A Pastor Looks At Dads

912758_85165325In thirty-plus years of ministry I have seen it over and over again. A young man with no male role model at home struggles with manhood and his place in the world. Without a strong man at home showing them what a man, a father, a husband looks like, they are left twisting in the wind, filling in the blanks on their own. The world is more than happy to fill in the blanks, telling young men that their manhood is tied up in their sexuality. And yet each sexual encounter leads to frustration and the feeling that there never is enough.

As a pastor I have sat listened to young men pour out their hearts. They wonder why their lives are so unfulfilling, or if there is something that will ease their pain or fill that empty spot inside. No matter how hard they try, nothing fills that void until they meet Jesus. It is a relationship with Christ that finally fills that Father-sized hole in their hearts. But does it have to be that way?

No it doesn’t! What our young men need are dads who stick around for the long haul. They need fathers who will model what being a man really is. They need men who will love their wives and show what it means to be a good, loving, attentive husband.

A few years ago Charlie Shedd polled kids and asked them what they felt made a good dad. Here are some of the answers:

  1. He takes time for me.
  2. He listens to me
  3. He plays with me
  4. He invites me to go places with him.
  5. He lets me help
  6. He treats my mother well.

Dads, I challenge you to score yourself using these criteria. How did you do? Do you realize what’s missing from the list? Material stuff. While you are busy working extra hours to get more stuff, your son just wants to play catch in the backyard. While you are dozing in front of the football game on Saturday, your boy wants to help you put brakes on the car. While you are eyeing the waitress at dinner, your daughter is wishing you looked at her mom that way.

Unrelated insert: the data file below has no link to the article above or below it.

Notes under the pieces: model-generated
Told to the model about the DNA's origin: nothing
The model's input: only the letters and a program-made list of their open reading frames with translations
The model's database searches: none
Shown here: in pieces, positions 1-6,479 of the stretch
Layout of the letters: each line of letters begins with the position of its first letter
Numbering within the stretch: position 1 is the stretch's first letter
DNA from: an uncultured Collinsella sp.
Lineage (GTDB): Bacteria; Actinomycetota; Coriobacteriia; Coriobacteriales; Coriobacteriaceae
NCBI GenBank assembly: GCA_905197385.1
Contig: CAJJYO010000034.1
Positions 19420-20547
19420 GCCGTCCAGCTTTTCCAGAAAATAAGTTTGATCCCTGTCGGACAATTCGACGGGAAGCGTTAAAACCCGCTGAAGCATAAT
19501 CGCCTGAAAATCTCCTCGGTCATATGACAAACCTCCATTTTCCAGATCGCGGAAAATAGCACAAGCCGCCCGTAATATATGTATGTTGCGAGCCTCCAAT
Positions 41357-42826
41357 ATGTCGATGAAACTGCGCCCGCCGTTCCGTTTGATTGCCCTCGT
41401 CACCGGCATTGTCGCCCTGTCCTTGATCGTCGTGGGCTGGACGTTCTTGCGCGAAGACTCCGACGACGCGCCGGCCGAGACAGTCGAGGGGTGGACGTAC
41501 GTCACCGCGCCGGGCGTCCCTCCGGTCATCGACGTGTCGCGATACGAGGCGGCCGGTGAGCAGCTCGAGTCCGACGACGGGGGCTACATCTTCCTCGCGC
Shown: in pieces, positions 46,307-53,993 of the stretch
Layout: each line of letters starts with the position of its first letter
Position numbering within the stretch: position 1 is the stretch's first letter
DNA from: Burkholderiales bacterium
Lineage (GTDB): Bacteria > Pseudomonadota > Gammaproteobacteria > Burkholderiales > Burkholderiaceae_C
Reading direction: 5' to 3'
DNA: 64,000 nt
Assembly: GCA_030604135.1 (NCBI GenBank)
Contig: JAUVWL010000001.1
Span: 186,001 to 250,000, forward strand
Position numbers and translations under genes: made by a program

And trust me, guys, I have heard it all from guys who fly the coop. “I am a better father since I left the house.” Really? Explain to me how you take time, listen, or do most of the other things that kids think is important if you aren’t in the house. Sorry, guys, I don’t buy it.

Let me say this as succinctly as I possibly can. If you and your wife are having trouble, get help! Leaving is not the answer. Nor is staying in the house and acting like you are doing everyone a favor by sticking around. The answer is in digging deep and asking God to make you the man He wants you to be. Nothing will take the place of that commitment, and nothing less than your all will suffice.

Instead, look at your marriage and your parenting like God looks at it. I love the passage in Isaiah that says, “Still, GOD, you are our Father. We’re the clay and you’re our potter: All of us are what you made us. Don’t be too angry with us, O GOD. Don’t keep a permanent account of wrongdoing. Keep in mind, please, we are your people—all of us.” (Isaiah 64:8-12 The Message)

What kind of pots are you creating? Believe me when I tell you that for every broken pot you leave behind, a pastor like me has to pick up the pieces and try to reassemble a broken life.

Making pots and men… Jerry